Obviously, faux leathers are not real leather and are not animal byproducts.
People who choose to follow a vegan lifestyle will often opt for alternative materials like these to avoid animal skin — real leather.
There are different kinds of faux leather materials, but two primary types.
The first of the two types is polyurethane, often called “PU Leather.” The second is vinyl, which is polyvinyl chloride or PVC.
1. PVC Leather
Polyvinyl chloride material is less commonly used than it was during the 1960s and 70s. That said, some vegan leather materials still use it. Items made with PVC-based materials are hard to clean and are not breathable.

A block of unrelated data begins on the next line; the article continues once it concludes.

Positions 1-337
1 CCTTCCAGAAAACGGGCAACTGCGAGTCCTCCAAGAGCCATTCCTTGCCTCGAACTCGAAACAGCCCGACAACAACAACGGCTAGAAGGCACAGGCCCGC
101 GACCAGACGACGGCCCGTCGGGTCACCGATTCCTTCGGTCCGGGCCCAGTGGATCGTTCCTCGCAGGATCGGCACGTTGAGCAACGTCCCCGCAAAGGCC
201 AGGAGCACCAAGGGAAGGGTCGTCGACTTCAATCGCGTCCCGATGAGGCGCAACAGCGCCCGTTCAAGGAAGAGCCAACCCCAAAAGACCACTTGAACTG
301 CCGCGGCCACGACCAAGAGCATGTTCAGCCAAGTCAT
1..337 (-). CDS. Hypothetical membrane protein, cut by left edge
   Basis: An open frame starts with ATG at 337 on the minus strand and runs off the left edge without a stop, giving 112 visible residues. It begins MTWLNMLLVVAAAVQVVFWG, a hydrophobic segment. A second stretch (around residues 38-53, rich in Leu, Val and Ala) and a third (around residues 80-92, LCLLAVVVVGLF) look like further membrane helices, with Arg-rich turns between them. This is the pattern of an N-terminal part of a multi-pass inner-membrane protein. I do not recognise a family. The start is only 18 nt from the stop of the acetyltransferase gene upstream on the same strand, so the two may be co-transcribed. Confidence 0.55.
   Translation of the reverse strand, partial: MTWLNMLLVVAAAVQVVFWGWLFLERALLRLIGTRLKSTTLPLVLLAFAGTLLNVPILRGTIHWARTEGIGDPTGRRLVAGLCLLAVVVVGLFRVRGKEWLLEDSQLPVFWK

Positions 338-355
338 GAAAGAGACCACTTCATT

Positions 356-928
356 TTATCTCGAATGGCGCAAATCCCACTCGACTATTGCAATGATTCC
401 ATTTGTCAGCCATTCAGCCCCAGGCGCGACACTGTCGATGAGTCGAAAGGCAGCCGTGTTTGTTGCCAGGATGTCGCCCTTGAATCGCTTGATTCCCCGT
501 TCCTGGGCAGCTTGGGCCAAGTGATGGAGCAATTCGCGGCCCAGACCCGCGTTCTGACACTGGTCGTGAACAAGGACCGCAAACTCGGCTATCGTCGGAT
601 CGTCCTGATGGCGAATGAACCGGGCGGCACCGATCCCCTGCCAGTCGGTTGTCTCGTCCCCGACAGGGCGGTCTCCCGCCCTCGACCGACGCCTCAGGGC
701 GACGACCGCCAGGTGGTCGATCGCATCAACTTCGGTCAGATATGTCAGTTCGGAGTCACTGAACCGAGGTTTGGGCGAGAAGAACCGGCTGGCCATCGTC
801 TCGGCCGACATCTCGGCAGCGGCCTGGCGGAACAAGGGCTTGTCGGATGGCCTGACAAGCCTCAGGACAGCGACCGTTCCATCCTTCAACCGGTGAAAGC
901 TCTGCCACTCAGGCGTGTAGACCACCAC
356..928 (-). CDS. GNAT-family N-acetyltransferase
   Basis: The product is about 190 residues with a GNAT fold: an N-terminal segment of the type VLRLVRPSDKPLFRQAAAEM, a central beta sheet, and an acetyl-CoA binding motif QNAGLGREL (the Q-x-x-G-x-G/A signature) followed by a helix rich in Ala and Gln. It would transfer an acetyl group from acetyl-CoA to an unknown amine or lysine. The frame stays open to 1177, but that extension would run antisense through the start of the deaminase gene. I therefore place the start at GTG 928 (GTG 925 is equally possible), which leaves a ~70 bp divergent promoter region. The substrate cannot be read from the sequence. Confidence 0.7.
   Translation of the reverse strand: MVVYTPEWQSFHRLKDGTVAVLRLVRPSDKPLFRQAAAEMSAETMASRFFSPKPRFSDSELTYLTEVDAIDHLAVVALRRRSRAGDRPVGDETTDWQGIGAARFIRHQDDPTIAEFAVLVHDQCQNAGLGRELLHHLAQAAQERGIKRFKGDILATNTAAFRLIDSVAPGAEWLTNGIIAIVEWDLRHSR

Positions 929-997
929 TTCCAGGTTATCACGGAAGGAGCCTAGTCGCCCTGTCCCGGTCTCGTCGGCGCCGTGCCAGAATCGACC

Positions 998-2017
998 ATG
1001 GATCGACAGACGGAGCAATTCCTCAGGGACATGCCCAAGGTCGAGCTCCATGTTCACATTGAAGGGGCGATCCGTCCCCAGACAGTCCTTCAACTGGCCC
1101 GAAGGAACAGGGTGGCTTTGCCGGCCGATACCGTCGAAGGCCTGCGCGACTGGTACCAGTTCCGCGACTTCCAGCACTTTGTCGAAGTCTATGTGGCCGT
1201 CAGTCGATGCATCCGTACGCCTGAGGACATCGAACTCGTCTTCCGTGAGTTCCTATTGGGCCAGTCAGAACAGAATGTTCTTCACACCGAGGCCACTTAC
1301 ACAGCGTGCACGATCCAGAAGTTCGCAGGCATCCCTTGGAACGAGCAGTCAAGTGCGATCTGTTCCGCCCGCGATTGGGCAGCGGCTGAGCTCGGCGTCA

Moreover, PVC releases dioxins, which are polluting compounds. Manufacturing also adds plasticizers such as toxic phthalates to make it supple. Greenpeace calls it the “single most environmentally damaging type of plastic.”
2. PU Leather
PU-based synthetic materials are preferable to the PVC types. This is because they are less dangerous and have a little more breathability than PVC-based materials. Manufacturers are updating their production to cut down on hazardous toxins. That said, PU faux leather is still based on fossil fuels.
Technology is Yielding More Alternatives
New technologies are producing new kinds of alternative materials that resemble real leather. These are as versatile as the more toxic fossil-fuel-based materials